Thursday, September 20, 2012


There are dishes in the sink, scattered across counter, stove, ice-machine, and they've been in residence for several days.   This cool sunshine has just ebbed all my want-tos for housework---can you have Spring Fever on the cusp of Fall?

I've always said there was nothing I liked more than making a home, but I'm not doing a very good job of it lately.

AND, since Google has informed me that I've overflowed my Picture Quota for now, I'll just be content with words for a day or two.  (When have I ever been DISCONTENTED with them, you ask).
So, in honor of the homekeeping I'm NOT doing today, this is a little re-run of a former post, when I must have been in a dusting/sweeping/polishing mode.

I am the Keeper of a Nest. I just read that concept, in those four little words, on Dear Daisy Cottage, and it was just as if I saw our home and my role in it in a slightly different way. I’ve been pondering that new idea---an idea as old as old can be, from the first fur-huddled families coping with the dark and cold in whatever sheltering cave they could lay bloody claim to.

In the great ages since then, this nesting thing has grown and grown; wars have been fought, and territories seized; lives have been staked and lost; castles and hovels and sheds have all been refuges from the same dark and cold.

And we, the Keepers, have padded these nests with the comforts we could afford or find or make or, in earlier, bleaker times, wrest from weaker nesters. As long as the WE of us were taken care of, the driving, surviving force in us left others outside our own fold to fend for themselves. Cloth and feathers for easing our rest, and chink-mud to keep out the elements; a floor and walls and the thatching for the rain; pots to cook in, water to drink, water to bathe----everything encountered, I think, was looked at as a measure to improve the comfort and well-being of the family.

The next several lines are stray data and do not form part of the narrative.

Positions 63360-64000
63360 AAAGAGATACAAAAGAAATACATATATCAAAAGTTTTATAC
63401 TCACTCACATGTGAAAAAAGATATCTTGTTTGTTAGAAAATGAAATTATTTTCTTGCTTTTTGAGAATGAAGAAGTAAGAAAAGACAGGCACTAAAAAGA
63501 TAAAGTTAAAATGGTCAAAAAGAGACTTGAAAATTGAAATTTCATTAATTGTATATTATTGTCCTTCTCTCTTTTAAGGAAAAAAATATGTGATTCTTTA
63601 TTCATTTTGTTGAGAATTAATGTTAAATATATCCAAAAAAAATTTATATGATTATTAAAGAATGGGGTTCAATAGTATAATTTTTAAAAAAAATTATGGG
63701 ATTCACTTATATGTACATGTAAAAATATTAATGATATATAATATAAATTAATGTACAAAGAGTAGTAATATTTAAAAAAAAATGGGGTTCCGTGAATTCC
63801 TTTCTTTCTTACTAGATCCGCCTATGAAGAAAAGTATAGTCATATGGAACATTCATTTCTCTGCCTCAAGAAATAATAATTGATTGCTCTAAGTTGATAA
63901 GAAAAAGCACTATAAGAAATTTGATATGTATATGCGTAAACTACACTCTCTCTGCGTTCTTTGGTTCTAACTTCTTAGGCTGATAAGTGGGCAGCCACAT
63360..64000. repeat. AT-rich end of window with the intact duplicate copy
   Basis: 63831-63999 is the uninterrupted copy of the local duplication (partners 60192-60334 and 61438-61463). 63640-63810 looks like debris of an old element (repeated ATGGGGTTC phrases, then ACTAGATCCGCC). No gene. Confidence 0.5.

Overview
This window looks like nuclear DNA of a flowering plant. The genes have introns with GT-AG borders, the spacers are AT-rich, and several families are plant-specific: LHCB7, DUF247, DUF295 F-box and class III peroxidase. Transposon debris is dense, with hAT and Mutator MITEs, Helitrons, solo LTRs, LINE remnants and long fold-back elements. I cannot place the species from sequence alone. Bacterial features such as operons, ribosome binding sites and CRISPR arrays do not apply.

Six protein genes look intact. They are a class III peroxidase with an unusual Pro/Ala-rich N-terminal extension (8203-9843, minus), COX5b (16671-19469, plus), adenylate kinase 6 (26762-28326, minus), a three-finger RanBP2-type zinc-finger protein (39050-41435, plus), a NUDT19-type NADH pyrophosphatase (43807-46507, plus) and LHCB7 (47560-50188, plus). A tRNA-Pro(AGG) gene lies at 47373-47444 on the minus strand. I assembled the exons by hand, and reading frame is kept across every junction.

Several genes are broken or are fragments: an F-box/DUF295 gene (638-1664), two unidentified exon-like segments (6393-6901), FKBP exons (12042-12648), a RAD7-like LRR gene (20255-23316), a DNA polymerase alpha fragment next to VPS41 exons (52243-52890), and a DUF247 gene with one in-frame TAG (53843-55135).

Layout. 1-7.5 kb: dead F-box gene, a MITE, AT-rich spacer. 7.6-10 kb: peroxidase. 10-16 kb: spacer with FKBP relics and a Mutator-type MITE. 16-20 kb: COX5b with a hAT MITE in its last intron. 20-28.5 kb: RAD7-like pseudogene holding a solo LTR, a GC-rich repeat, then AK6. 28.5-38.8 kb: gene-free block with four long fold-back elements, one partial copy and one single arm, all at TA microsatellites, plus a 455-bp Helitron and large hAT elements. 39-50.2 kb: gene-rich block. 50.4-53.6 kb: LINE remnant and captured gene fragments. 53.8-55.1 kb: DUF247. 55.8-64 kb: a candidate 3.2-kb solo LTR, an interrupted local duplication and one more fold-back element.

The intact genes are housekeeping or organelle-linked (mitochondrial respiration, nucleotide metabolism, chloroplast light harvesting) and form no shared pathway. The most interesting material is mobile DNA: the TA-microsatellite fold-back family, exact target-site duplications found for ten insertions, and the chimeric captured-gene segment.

I try to think of the heart and mind of the first nester to pick a flower, take it into the abode, and place it in a vessel formerly used only for practical purposes. And when that first blossom went into that first humble cup, something in the world clicked into a different place. We saw that our hands could create and provide not only comfort and necessities, but something beautiful, no matter how small or hard-won. I think it's part of our nature to crave something pretty to enhance our worlds.

I think of my own forebears---especially those women of the Scottish Highlands. The centuries of deprivation and hunger and cold, the waiting for the men’s return from battle, the dread of loss, of starvation, of eking out that last scatter of oats or mutton-fat into a meager bowl for their families. That sharp, chilling wind and the sparse landscape, with nothing between it and their clan but their own courage and work. How they must have waited and wept, with hope fragile as life, and despair as their daily bread. And what WAS beautiful in their lives? Did they just stand looking at the sunrises and sunsets, or the hills with their fleeting purple haze?

We went to see; we rode and walked those hills of the Highlands, and the great spaces and crags and rust-hued rocky expanses are still there, looming and forbidding, their only claim to beauty the blush of purplish heather in the Spring, the enormous majesty of their scope, and perhaps the necklaces of the stone fences and crofts, laced upon the hillsides to mark their territory, like pearls strung on a map.


And I thought deeply of those Grand-Dams of mine, those centuries-back female ancestors, whose lives were grim and sere---I could see them woad-smeared and wielding weapons, as easily as I could imagine their tending their smoky fires and nursing babies too soon gone. I hope they had the solace and uplift of something pretty---a polished stone, a braid of grass, a bird egg hand-cradled miles home, just for its curve of glorious color---and I hope they felt the great accomplishment of adding to the life of their family, not just their survival. 

The other side of me came from other parts of the British isles, told in the “Nutmegs” post last year. And Heaven knows, when my ancestor came over/was transported BECAUSE of those nutmegs, the things back in Ireland and England weren’t much to write home about, either, for folks of our working class.